Now here's a genre that needs to come back. With all the '70s retreads showing up in multiplexes these days, I'm genuinely shocked that nobody's decided to do a remake of any of the great all-star cast race-to-a-destination flicks that began with [i]It's a Mad Mad Mad Mad World[/i], peaked with [i]Cannonball Run[/i] and crashed into a flaming, multi-car death of fire with [i]Speed Zone[/i] and [i]Million Dollar Mystery[/i]. Oh, sure, there's [i]Rat Race[/i], which ended up being better than it deserved to be, but it was too [i]Mad World[/i] and not enough [i]Cannonball[/i], as the jokes outweighed the action by a 20:1 margin. And they weren't even good jokes.
Except Jon Lovitz's character accidentally ending up dressed as Hitler at a WWII veteran's rally. That was funny. Oh, and Rowan Atkinson.
[i]Cannonball [/i]is a 1976 Corman-produced entry, co-written and directed by Paul Bartel as a follow-up to his hit [i]Death Race 2000[/i]. (Curiously, Bartel's co-writer was future [i]Top Gun[/i] producer Don Simpson--this was his first movie with explosions.) It's very similar in format to the earlier film, sharing some of the cast and plot, but eschewing the futuristic game show approach for a simple Trans-America road race based on the (real) Cannonball Run. Bartel infuses the film with a good deal of the humor he gave [i]Death Race[/i], and even if [i]Cannonball [/i]lacks the gallows sensibility that gave the earlier film its' edge, it's still a fun time-passer.
The title character is the hero, a determined parolee played by David Carradine, joined by his parole officer (Veronica Hamel). Cannonball's pal Zippo (Archie Hahn) emulates him to the point of wearing the same outfit, and racing in the same car. Cannonball's rival Redman (Bill McKinney) is also along for the ride, commissioned to drive a car by his two passengers, a cloying country singer (Gerrit Graham) and his even more cloying mother (Sharma Capri, in a Ruth Gordon role). There's also a van of foxy ladies (Mary Woronov, Diane Lee Hart and Glynn Rubin), a German weirdo (James Keach) who talks about how tragic it is that they lost the war, a nice young couple (Robert Carradine and Belinda Balaski), a lone black guy (Stanley Clay) and a cheater who takes the plane (Carl Gottlieb).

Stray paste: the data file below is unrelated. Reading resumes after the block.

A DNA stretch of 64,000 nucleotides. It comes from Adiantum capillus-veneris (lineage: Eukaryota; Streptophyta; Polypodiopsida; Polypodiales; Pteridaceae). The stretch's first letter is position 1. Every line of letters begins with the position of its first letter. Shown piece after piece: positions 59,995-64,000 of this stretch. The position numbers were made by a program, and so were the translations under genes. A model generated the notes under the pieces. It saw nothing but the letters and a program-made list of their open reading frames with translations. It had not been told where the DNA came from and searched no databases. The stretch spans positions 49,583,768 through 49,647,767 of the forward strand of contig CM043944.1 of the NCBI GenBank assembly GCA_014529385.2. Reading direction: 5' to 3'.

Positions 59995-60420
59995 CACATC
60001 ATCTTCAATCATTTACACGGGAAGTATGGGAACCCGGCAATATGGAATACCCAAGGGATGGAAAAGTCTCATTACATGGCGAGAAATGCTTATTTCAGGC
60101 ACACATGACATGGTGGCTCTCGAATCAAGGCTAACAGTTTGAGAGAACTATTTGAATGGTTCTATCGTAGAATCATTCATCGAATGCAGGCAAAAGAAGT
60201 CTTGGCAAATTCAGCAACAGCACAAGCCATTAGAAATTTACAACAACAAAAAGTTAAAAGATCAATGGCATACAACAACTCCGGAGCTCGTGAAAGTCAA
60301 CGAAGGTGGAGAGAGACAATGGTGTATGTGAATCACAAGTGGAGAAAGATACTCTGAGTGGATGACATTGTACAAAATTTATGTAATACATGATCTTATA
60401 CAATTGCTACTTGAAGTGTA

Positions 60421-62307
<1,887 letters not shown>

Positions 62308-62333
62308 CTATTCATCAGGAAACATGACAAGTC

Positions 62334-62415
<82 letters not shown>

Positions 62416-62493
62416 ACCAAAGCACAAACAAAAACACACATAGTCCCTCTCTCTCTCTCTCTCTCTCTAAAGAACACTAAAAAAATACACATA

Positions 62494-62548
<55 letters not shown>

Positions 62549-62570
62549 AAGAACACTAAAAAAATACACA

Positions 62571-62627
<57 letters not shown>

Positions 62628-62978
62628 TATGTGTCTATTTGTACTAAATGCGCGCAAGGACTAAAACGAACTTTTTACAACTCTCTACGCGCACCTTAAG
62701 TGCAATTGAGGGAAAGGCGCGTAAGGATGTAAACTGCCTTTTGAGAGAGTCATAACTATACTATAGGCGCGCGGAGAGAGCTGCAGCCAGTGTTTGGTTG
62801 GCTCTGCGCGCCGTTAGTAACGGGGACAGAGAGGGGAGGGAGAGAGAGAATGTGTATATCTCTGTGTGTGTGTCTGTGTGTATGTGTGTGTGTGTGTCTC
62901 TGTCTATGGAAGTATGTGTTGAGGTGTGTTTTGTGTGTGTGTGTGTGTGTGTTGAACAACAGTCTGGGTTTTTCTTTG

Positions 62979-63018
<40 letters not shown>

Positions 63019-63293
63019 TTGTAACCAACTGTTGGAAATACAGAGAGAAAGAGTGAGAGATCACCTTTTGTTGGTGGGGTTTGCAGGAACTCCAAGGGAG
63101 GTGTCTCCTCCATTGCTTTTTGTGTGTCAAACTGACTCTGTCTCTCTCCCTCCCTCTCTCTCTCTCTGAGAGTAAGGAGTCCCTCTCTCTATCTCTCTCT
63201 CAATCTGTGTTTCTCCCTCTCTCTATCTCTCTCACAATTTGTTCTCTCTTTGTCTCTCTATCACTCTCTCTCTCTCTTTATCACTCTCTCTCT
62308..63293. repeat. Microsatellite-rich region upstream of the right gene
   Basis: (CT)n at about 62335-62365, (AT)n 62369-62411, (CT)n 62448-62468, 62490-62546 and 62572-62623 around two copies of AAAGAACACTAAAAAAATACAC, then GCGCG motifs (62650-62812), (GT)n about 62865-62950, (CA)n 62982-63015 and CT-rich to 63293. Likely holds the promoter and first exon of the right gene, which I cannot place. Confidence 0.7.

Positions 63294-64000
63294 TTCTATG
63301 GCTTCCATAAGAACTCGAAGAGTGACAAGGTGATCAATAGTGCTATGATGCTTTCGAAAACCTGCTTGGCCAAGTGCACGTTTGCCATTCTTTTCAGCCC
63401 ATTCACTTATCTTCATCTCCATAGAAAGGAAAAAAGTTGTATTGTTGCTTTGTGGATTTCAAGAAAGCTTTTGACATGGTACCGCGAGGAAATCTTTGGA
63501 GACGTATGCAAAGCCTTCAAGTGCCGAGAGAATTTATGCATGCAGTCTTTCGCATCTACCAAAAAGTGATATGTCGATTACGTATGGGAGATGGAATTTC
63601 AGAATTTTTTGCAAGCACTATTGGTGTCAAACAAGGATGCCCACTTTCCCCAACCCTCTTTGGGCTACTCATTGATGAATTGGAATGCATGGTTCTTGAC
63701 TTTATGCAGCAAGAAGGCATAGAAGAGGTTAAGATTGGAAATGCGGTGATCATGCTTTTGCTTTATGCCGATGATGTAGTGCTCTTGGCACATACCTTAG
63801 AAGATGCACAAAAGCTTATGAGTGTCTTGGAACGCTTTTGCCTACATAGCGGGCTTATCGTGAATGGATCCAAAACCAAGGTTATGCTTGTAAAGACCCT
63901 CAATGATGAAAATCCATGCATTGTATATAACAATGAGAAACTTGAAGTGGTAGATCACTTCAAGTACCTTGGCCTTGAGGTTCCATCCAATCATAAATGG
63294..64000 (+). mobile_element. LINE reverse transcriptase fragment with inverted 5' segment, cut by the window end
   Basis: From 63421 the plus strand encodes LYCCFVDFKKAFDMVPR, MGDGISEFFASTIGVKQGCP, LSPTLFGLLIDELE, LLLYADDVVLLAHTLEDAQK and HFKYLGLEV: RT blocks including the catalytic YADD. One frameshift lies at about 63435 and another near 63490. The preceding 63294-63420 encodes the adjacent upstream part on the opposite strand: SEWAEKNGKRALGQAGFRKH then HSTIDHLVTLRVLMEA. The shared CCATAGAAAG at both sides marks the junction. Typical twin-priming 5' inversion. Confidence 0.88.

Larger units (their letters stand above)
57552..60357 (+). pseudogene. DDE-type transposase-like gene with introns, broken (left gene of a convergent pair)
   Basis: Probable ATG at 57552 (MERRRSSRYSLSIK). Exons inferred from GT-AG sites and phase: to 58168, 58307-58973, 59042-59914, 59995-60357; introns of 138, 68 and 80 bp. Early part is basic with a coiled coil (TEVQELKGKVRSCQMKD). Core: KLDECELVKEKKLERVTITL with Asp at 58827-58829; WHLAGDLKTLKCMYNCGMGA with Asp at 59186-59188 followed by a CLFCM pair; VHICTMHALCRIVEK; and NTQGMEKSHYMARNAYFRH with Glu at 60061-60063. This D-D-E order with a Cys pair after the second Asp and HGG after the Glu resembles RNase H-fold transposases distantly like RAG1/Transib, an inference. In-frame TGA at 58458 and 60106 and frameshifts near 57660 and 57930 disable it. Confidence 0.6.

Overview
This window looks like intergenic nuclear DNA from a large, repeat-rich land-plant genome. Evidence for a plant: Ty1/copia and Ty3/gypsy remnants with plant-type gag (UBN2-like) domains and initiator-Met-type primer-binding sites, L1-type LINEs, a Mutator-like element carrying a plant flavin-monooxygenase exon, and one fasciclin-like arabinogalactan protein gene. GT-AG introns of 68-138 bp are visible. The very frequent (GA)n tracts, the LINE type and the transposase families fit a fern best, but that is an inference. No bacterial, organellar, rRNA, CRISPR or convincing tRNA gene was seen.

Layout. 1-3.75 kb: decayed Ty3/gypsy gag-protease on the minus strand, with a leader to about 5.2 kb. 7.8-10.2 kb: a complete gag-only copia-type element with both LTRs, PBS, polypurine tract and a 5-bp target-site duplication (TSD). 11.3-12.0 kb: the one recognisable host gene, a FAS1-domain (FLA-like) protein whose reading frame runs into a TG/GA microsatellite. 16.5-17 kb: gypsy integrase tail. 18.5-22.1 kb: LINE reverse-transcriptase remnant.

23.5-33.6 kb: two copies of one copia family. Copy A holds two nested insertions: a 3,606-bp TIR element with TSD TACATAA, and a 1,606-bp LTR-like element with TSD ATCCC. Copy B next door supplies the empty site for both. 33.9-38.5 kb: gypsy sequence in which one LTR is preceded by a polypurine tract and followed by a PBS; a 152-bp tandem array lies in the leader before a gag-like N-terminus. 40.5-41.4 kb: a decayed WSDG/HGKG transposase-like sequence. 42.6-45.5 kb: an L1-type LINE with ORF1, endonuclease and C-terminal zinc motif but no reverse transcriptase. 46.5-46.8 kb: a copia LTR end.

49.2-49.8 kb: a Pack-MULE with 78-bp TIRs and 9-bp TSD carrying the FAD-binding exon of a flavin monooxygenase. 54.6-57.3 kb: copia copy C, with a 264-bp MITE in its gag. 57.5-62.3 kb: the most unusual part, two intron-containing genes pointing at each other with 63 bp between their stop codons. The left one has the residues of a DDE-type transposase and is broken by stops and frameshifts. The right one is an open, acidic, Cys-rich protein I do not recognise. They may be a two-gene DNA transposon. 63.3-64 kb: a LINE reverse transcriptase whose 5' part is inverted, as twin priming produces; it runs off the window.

Okay, so it's not exactly an all-star cast unless you're really into B-movies of the '70s, but I am, so it counts. Bartel even got some of his director friends to show up in bit parts, including Martin Scorcese, Allan Arkush, Jonathan Kaplan, Joe Dante and Corman himself, and in a surreal moment, Bartel (who appears as a mobster), Scorcese and Sylvester Stallone sit around eating Kentucky Fried Chicken. Corman film regular Dick Miller shows up as Cannonball's older brother as well, it's a great fun to watch the entire cast, even when the movie becomes a little bit tired.
It's not that [i]Cannonball [/i]is bad, exactly--it's got plenty of clever moments and some snicker-worthy dialogue (Redman is described as being "so cold he has to jerk off in the morning just to start his heart") coupled with car chases and a climactic multi-car collision that's entertaining, even if it's never really convincing that any of the actors were anywhere near the accident itself. It just never really engages as a movie of it's own. It's filled with in-jokes, similar to (the excellent) Hollywood Boulevard, and it's fun, but the action is never really revved up or unique enough to be worth a look on it's own, and that's the point of an action film, isn't it?
Sure, there's a crash here and a police car blowing up there (this is actually pretty good), but it's not the gleefully sadistic drive-in trash that [i]Death Race 2000[/i] is, so much of the film is spent seemingly (sorry about this) stalled in second gear. The multiple plotlines swerve all over the place, but most of the characters never get a chance to interact with each other, and it may just be my "Amazing Race" addiction that's gotten me spoiled, but the climactic race-to-the-finish line seems really lame and poorly put together.
That said, there's a lot to like about [i]Cannonball.[/i] Everyone clearly had a decent time making it, the music is good, except for the Gerrit Graham songs, which are supposed to be bad (for more intentionally bad Graham singing, check out [i]Phantom of the Paradise[/i], also with Archie Hahn), it's never less than fairly entertaining and, well, stuff blows up. Maybe Corman's desire to get a PG rating for this (which he got) sedated things a little, as there's minimal violence outside the explosions and no nudity, which seems especially odd during the sequence where two girls in the van seduce a couple of cops.
[size=1](For the record, the folks who worked on both this and [i]Death Race[/i] are Paul Bartel (director, actor), Roger Corman (producer), Tak Fujimoto (D.P.), Carradine, Woronov and cameos by Stallone, Luisa Mortiz and Paul Bartel's sister Wendy.)[/size]